Saihan lives in East London and has autism. He campaigns for more understanding and support for people with disabilities.
My name is Saihan, I’m 17, and I was diagnosed with autism when I was young.
My experience of loneliness is continuous still to this day. I’ve been struggling with loneliness and isolation since long before the pandemic. Even before this pandemic, I’ve always stayed at home just watching TV and doing schoolwork.
I always sat alone
When I was at my old school, I always sat alone during break and lunchtime. I was just on the computer look for something to do and playing games. Games were blocked and finding fun things to do was impossible.
Even in my lessons, I would sit alone. When there was partner work, no one would want to work with me. Therefore, I would just do it by myself. I lost confidence in myself and was always being belittled. When there was group work, I would always be isolated and just hovering.
One time, my former peers just kept me with them and didn’t tell me to go away because they would get into trouble. Even though I was with them they excluded me from participation. People used to run away from me. It’s not good but it’s life. I accepted it a long time ago.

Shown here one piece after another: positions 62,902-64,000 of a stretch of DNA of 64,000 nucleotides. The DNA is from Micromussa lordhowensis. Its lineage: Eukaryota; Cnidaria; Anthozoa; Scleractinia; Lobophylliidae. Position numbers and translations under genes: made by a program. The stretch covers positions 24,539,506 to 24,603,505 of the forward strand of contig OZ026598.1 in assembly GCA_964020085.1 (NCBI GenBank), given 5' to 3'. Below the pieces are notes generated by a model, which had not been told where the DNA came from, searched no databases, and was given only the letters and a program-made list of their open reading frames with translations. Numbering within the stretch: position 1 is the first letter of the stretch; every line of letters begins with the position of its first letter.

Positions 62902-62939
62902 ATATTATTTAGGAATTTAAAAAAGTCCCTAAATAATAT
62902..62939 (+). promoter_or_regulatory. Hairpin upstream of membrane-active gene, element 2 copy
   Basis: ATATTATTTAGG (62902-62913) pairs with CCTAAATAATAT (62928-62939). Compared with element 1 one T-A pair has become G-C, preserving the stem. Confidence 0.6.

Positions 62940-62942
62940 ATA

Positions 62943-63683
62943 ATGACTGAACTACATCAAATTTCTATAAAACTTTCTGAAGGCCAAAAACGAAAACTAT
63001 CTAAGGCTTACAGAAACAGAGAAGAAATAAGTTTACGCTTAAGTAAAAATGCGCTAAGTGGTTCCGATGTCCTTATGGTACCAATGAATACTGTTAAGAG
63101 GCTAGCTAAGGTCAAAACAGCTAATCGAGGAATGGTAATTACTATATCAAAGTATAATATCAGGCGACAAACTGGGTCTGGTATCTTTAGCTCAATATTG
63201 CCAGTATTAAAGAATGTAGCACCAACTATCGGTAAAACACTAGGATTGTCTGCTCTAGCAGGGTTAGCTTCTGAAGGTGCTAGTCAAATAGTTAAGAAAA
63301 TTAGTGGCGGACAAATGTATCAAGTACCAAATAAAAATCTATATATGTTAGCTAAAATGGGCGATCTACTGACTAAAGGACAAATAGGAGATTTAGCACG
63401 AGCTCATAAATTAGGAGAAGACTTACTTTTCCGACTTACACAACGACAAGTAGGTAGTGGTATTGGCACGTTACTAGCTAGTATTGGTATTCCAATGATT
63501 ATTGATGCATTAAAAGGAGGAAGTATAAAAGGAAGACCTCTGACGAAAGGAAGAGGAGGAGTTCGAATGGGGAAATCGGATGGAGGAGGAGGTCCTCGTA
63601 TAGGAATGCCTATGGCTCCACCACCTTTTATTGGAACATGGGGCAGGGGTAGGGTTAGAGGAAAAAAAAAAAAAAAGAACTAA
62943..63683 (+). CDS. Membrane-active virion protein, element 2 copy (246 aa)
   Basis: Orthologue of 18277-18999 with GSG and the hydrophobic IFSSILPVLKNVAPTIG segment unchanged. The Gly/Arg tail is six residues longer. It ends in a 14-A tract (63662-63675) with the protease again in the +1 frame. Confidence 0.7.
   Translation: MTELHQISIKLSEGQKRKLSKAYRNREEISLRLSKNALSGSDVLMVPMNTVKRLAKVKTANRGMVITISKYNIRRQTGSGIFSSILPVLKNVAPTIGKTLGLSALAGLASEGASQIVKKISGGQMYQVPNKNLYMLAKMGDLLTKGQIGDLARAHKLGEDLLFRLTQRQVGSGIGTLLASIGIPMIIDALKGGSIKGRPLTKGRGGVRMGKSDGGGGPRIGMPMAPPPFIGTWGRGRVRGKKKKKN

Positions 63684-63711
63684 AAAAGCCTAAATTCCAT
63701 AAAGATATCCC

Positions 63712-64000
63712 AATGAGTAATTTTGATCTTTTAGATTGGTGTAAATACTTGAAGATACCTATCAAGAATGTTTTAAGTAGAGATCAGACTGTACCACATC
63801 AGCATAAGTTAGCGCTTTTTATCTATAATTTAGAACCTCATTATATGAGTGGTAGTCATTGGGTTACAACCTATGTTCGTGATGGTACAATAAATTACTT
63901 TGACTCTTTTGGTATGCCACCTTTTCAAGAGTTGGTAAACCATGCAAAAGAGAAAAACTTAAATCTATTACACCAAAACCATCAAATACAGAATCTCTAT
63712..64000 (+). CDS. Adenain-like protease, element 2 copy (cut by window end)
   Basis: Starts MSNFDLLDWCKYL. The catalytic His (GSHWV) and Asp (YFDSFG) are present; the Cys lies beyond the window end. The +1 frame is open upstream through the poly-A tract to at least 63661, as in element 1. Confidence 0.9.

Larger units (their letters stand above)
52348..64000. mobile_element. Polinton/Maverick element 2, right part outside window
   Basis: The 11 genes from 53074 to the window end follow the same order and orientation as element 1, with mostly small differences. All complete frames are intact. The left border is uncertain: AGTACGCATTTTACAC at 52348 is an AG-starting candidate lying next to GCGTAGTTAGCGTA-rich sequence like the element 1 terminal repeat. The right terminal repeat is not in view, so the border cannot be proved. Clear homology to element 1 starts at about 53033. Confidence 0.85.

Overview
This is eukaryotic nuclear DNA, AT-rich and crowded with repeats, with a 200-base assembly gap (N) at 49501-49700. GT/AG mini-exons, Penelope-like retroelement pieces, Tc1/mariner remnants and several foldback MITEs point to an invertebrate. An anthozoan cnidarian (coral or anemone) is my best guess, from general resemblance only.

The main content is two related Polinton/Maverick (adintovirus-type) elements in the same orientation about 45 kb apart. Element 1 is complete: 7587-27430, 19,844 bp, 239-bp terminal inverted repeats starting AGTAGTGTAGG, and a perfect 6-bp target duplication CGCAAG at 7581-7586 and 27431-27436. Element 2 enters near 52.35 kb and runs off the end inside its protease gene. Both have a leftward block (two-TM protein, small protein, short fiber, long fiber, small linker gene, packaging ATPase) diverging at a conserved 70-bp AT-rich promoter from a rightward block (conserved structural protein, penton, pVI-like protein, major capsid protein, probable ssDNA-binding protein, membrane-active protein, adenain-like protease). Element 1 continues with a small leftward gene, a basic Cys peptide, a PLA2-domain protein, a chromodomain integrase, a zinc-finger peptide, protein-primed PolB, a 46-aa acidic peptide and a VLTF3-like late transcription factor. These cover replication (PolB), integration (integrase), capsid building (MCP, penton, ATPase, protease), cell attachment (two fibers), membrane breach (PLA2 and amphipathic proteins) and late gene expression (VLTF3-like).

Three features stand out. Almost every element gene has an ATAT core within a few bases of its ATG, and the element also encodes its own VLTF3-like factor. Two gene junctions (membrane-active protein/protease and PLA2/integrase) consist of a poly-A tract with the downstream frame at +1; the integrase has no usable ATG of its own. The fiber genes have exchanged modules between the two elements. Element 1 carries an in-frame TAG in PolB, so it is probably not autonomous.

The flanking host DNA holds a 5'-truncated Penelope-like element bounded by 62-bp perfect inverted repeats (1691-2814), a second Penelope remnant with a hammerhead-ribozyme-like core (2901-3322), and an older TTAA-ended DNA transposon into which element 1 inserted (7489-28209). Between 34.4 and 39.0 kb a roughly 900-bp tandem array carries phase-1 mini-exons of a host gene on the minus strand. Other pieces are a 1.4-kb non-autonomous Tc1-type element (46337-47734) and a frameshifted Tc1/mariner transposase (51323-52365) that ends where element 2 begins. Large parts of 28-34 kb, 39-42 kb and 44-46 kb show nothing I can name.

The only thing I find fun is doing schoolwork, learning and eating food. Every day, I always check my emails just in case there are any opportunities or things today.
Lockdown was isolating and scary
When the lockdown started to take effect, I found the whole thing quite isolating and scary. Usually, where there are things that make me anxious, I can go to my mental health sessions and I feel a lot better. When these stopped, I became even more worried.
My sessions with the Sense Buddying team were so important for me to get out and do different activities. When all of that stopped due to the pandemic, my buddy, Maria, came up with brilliant ways for us to still have sessions.
My buddy was someone to talk to outside of my family
Instead of arranging trips out, we started to arrange video chats. When we learned how to share a screen, we started holding our own movie sessions too. I’m interested in politics and history, so I really enjoyed The Kings Speech.
Having a volunteer buddy is really important to me. Maria is someone that I can talk to outside of my family which is really nice when I’m feeling anxious. She’s always really kind and helpful. Also, I learn a lot with her. If it wasn’t for my buddy, I wouldn’t know much about Dunkirk or the Ottomans! I still get worried about things from time to time but Maria helps me take my mind off things.
When this is all over, there are lots of things that I’m looking forward to doing. Seeing Maria for our sessions is definitely high on my list but I really want to go back and see everyone at the Sense office in London. Sense volunteers have helped me so much and I really want to volunteer my time too and help other people.
Having a Sense volunteer buddy has been so important for me, especially now, since some of my other services have had to stop. Thank you Maria, and all the other Sense Buddies out there for all your hard work and dedication!